There are probably many reasons I'm so successful teaching GSW 1100 students, some of the weakest students at BGSU, but clearly one reason is that I understand their need and ability to procrastinate.
I had my blood drawn today so that I can be tested for the "Cancer Genes" BRCA 1 and 2. This is billed as a pretty big deal, a pretty important, heavy decision. So important, that two weeks ago I was supposed to watch a dvd about it. I didn't. When I found out about the "cancer gene," it never crossed my mind that I wouldn't be tested for it. It seemed like such a no-brainer I just couldn't carve out 20 minutes to watch the dvd.
I was taken slightly by surprise today when I got my shots and the nurse suggested I "just go next door and get [my] bloods done." I wasn't expecting to have blood drawn and was clueless until she said it was for the genetic tests. Oops! I signed all the consent forms, thinking that if I hurried home and watched the dvd, I could always cancel the tests later:) Really, I didn't think it was a big deal (other than financially). After all, what's the worst that could happen? I'd be positive and uninsurable? I'm uninsurable now. At this point, I have so many pre-existing conditions, every person in my family has significant pre-existing conditions, that we are all uninsurable.
The dvd starts out talking about how serious the decision to get tested is. And I sat there for 20 minutes thinking, "If this is the most serious decision some people ever make, they need to get a life." I think I pondered birth choices more.
Simply put, 60% of women with BRCA 1 or 2 mutations will develop breast cancer as compared to about 12% of the general population. Twelve percent isn't that big of a risk, but I'd be buying lottery tickets if I thought I had 60% chance of winning anything. Breast cancer isn't a prize, though.
Among the general population, about 1.4% of women will develop ovarian cancer. Among BRCA positive women, 15-40% will develop ovarian cancer.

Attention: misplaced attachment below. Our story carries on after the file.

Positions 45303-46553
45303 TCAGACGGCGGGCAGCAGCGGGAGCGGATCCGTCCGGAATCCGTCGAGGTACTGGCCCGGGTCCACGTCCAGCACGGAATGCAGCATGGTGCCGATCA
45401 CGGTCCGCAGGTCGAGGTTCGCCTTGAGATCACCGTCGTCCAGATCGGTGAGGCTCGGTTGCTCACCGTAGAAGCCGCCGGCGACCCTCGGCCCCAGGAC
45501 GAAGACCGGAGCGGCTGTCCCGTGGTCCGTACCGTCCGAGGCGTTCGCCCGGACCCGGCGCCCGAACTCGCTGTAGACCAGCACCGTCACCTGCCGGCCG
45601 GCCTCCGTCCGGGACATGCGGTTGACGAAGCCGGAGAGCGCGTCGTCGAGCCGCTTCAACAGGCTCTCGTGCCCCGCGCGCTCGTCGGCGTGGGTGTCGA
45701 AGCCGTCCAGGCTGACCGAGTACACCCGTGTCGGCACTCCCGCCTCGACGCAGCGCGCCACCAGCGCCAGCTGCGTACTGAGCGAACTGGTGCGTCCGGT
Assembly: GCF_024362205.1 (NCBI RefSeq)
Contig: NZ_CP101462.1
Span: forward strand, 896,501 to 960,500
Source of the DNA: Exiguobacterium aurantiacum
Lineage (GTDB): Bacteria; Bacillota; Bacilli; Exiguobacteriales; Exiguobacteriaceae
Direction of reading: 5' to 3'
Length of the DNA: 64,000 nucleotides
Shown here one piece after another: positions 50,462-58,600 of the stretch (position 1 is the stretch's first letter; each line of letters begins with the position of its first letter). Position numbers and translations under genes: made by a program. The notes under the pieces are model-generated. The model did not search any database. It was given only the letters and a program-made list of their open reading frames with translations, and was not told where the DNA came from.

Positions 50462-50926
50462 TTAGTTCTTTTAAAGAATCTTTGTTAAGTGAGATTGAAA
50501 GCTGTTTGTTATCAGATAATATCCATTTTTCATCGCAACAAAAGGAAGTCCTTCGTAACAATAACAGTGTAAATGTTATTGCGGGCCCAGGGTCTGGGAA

The BRCA gene also indicates an increased propensity for other cancers as well: cervical, uterine, melanoma, gall bladder, prostate, pancreatic, and testicular cancers.
To my way of thinking, cancer isn't like Huntington's Disease, for instance. There is no real treatment for Huntington's. Huntington's is progressive. It happens, and although the time line isn't clear, the outcome is. I can understand why people who might be at risk for degenerative, fatal diseases like Huntington's, may not want to know if they have the gene.
On the other hand, with the BRCA gene, there are specific actions that can prevent certain cancers from forming. Ovaries can be removed, for instance. Breasts can be removed. Hypothetically, had I known in my 20s that I had a 60% chance of developing breast cancer, I'd have done a lot of things differently. I'd have had my children earlier and closer together, for instance. I'd probably have stopped at age 28, regardless of how many kids I had. And then I'd have had a double mastectomy, no questions asked. If I find out next month that I'm BRCA positive, my ovaries will be gone, no questions asked. If they aren't there, there is less chance of ovarian cancer. Total hysterectomy would be my choice. Seriously. Why would I want to hang on to a potential death sentence? One time when I was talking about this, a well-intentioned friend suggested that removing my "female" bits and pieces would negatively affect my sex drive and sexual feelings.
Excuse me while I roll on the floor laughing.
Happy sex vs. chemo...it's a damn no brainer. No one is getting to experience my bits and pieces these days! Bald and bloated, vacillating between constipation and diarrhea, too tired to move, and in a fair amount of pain...I'm thinking that my happy sex days are in the past for now. To his benefit, my husband hasn't taken advantage of all the drugs I'm taking to take advantage of me:) Between the chemo brain, vicodin, ambien, codeine, and general physical degeneration, I'm the next best thing to a drunken sorority girl some nights. Even my kids know to remind me of what we've discussed after 9 pm.
If I'm BRCA positive, I'll certainly figure out a way to get at least a full hour of exercise each day for the rest of my life. I'll have justification for many more screenings. Doctors will take me more seriously. My children will know whether they should get tested or not, and make that decision early in life. They can use that knowledge to guide their lifestyle choices. They can use that knowledge to help choose a partner.
So, I'll keep you posted.